Thursday, 6 September 2012

Comments about the General Council decision regarding Israel and Palestine

It’s likely that by now you’ve seen a few headlines or heard something about a decision the United Church of Canada made this summer to do with Israel and Palestine. Some of the headlines have declared the decision shocking and controversial.

Maybe you have been wondering just what happened and what does this decision mean for me? Maybe other people who know you are connected to the United Church have asked you questions. Maybe you’re curious to know a bit about what happened or maybe you’re deeply concerned about the decision and struggling to understand why the church took this action.

In August the 41st General Council took place in Ottawa. The General Council meets every three years to do the work of the church; to make decisions and create policy for the church. There are over 300 elected people who vote, called commissioners. They are ministers and lay people from all across the country.

This year there was a report from a working group on Israel/Palestine that was released in May. You can see an overview and read the full report here:

The most controversial part of the report called for a boycott directed exclusively against settlement products that can be identified as produced in or related to the settlements or the occupied territories.
As soon as the report was released there were those in the media as well as those within the United Church of Canada who became very vocal against the report, especially the proposed boycott.
There were a variety of reasons why people were against it. One of the reasons cited several times was that this is would greatly damage our inter-faith relationship with Jewish people.
At the General Council meeting there were several groups lobbying the commissioners and presenting them with papers and articles to encourage them to vote in favor or to vote against the recommendations from the report. There was extensive debate on the floor of the council and in fact the debate spread over more then one day. There were several amendments to the recommendations, but in the end the recommendations passed.

In the days and weeks since the council there have been those both in the church and outside it who have both praised and widely criticized the church for taking this action. There are those who are in favor of the boycott but who are concerned about the logistics. The Canadian government does not require goods that are produced in the settlements to be labeled in this way. So there is no simple way to know which products are produced there. Additionally, it’s hard to know if the average Canadian actually regularly buys something that is produced in a settlement and therefore it’s impossible to stop buying that product.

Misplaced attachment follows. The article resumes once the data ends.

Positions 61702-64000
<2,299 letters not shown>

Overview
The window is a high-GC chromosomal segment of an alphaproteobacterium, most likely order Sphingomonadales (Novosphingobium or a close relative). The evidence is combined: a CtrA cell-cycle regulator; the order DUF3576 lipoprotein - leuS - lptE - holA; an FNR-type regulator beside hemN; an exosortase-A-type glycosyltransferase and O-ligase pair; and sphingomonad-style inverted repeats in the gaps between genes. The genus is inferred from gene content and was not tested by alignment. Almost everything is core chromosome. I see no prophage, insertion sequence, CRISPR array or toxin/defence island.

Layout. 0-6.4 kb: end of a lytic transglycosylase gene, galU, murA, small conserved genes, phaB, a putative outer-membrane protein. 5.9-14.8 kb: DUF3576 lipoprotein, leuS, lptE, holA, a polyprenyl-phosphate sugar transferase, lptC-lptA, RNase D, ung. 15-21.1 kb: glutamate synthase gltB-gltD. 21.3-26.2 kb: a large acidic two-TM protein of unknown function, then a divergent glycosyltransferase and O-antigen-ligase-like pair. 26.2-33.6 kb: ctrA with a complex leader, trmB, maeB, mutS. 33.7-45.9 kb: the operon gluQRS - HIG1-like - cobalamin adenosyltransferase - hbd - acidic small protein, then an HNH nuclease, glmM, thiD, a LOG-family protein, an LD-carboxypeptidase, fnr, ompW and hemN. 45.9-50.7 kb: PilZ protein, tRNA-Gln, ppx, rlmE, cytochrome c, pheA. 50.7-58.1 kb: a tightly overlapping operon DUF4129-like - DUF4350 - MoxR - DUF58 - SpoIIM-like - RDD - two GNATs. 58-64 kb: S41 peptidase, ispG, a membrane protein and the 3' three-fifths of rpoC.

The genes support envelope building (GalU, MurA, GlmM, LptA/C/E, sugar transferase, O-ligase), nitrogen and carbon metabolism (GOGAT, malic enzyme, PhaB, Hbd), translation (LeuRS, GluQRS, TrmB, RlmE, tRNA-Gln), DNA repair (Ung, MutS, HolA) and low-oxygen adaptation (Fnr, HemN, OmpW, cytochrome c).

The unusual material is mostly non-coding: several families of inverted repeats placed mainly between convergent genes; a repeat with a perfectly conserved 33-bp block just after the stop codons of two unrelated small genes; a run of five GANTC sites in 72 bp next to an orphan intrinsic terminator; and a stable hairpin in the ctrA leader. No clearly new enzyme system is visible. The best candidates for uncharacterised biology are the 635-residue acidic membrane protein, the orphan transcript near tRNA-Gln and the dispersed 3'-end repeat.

However in the days and week since the council there have been both clergy and lay people in the church, people of deep faith who are struggling with this decision. Most site damage to the relationship with Jewish brothers and sisters but there are variety of reasons why some United Church people are deeply upset and concerned.

For those who are concerned I encourage you to read the full report and some of the responses by former Moderator David Guiliano who chaired the working group. At times like this it is important to rely on the documents themselves and not media headlines.

However there are still many who have the facts correct and are still upset. The United Church of Canada is a church that covers this vast Canadian landscape, in some ways we are the same as each other and in many ways we are very different from each other. I’m proud to be part of a church that can be so diverse and yet do its best to live together in that tension. We all don’t have to think the same things and we all don’t have to agree. It’s clearly made harder when the highest court of the church makes a decision that seems to speak for all of us. However there is always room at the table for those who disagree, even those who strongly disagree. And that diversity I think is one of our greatest strengths as a church.

As Christians we have a responsibility to care about these lands of our ancestors. Each week we read stories from the Bible about people from this region; walking in these lands and having encounters with the Holy. Many wonder weather any action the United Church of Canada takes can have any kind of difference in such a complicated place as the Middle East.

So lets continue to hold each other in prayer and lets continue to have this discussion about the role of the people of faith in matters such as this, about inter faith relations, about how we live in these tensions. Let us talk together holding in mind God’s dream of justice and love for all creation.

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